Comparative aspects of human, canine, and feline obesity and factors predicting progression to diabetes

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Obesity and diabetes mellitus are common diseases in humans, dogs and cats and their prevalence is increasing. Obesity has been clearly identified as a risk factor for type 2 diabetes in humans and cats but recent data are missing in dogs, although there is evidence that the unprecedented rise in canine obesity in the last decade has led to a rise in canine diabetes of similar magnitude. The insulin resistance of obesity has often been portrayed as major culprit in the loss of glucose control; however, insulin resistance alone is not a good indicator of progression to diabetes in people or pets. A loss of beta cell function is necessary to provide the link to impaired fasting and post-prandial plasma glucose. Increased endogenous glucose output by the liver is also a prerequisite for the increase in fasting blood glucose when non-diabetic obese humans and pets develop diabetes. This may be due to decreased hepatic insulin sensitivity, decreased insulin concentrations, or a combination of both. While inflammation is a major link between obesity and diabetes in humans, there is little evidence that a similar phenomenon exists in cats. In dogs, more studies are needed to examine this important issue.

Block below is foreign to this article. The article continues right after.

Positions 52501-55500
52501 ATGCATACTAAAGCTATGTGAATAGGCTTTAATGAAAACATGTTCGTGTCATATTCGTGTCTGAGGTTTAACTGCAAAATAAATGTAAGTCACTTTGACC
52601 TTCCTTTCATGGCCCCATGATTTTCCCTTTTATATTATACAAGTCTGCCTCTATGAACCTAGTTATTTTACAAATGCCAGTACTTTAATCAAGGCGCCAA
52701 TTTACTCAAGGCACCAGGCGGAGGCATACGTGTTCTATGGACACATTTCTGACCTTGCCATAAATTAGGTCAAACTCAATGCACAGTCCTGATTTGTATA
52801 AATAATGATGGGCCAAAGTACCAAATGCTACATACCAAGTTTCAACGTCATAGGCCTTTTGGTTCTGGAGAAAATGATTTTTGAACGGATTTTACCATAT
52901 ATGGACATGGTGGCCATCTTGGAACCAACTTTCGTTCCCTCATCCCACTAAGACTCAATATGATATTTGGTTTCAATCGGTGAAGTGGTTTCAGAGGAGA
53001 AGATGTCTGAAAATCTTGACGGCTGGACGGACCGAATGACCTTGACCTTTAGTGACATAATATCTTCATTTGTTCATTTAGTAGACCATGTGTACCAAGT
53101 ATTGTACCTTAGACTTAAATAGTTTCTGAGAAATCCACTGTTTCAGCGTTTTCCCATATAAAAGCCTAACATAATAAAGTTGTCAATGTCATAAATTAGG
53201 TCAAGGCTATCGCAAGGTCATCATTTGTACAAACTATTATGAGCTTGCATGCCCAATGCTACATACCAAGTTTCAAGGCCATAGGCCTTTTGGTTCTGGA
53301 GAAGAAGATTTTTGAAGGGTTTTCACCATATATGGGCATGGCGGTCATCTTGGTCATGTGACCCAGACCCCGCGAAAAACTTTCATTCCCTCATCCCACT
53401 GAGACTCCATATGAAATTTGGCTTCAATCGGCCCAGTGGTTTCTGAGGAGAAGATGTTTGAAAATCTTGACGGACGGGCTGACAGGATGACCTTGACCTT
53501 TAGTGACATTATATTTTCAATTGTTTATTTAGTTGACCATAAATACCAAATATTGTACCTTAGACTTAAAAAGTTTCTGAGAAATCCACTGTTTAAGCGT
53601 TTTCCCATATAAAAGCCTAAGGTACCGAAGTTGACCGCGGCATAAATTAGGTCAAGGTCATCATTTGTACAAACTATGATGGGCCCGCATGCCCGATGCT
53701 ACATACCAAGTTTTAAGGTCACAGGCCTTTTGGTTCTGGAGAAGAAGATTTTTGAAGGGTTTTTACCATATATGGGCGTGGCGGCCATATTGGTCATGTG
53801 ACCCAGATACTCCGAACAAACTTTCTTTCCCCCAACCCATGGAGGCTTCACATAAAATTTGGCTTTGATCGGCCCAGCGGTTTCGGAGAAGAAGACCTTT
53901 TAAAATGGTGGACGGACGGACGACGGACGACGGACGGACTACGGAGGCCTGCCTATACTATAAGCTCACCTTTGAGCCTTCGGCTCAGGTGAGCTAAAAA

Original languageEnglish (US)
Pages (from-to)121-135
Number of pages15
JournalVeterinary Sciences
Issue number2
StatePublished - Sep 1 2014


  • Adiponectin
  • Beta cells
  • Cytokines
  • Diabetes
  • Fructosamine
  • Gluconeogenesis
  • Glycolysis
  • Insulin
  • Leptin
  • Obesity

ASJC Scopus subject areas

  • veterinary(all)


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